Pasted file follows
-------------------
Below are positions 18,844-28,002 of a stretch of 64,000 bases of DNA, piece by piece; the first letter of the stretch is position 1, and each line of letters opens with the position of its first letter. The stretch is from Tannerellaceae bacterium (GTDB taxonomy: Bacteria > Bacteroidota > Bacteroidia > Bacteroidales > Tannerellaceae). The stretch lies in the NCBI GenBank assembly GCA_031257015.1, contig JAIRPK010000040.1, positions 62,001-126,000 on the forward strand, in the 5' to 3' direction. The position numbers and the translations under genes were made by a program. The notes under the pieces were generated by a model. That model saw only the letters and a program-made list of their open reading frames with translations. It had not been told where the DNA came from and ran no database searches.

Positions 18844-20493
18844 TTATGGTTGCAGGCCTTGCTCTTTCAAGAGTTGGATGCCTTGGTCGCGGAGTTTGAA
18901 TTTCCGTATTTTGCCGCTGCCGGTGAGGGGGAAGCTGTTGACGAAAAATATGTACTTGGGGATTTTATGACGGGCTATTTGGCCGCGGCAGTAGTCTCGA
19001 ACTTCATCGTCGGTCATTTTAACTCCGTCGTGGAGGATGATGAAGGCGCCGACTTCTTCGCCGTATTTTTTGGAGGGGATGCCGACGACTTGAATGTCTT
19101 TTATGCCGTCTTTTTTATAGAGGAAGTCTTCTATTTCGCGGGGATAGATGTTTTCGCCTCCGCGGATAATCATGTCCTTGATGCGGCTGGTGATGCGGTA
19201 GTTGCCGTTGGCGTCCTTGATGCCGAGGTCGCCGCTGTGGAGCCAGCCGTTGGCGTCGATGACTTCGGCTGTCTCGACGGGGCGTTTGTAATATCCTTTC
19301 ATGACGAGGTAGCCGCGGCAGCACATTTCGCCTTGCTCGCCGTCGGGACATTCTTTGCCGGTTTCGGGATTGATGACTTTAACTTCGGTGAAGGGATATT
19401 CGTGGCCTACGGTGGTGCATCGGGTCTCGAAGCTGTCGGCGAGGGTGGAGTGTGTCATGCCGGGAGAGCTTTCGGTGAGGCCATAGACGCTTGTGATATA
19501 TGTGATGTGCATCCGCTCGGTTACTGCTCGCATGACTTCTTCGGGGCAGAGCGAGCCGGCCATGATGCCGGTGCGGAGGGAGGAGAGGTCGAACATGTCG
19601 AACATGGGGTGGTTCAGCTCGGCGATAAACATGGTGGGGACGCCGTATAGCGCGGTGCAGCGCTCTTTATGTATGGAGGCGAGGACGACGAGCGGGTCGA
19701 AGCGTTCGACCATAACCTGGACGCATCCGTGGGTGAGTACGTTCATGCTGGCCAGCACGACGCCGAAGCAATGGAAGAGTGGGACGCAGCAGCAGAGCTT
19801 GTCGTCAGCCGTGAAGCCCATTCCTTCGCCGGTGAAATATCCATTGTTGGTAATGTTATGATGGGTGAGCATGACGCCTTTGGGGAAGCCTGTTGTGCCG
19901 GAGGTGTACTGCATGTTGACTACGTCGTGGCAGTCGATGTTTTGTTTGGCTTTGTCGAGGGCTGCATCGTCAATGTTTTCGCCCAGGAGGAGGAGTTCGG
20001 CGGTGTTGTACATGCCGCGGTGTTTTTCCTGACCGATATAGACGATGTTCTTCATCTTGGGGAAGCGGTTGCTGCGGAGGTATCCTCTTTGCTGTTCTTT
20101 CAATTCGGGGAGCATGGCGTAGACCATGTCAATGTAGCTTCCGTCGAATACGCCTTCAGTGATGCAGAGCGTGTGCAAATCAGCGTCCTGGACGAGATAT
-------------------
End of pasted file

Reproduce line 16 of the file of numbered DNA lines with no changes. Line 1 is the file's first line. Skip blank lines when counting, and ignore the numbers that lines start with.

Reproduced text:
20101 CAATTCGGGGAGCATGGCGTAGACCATGTCAATGTAGCTTCCGTCGAATACGCCTTCAGTGATGCAGAGCGTGTGCAAATCAGCGTCCTGGACGAGATAT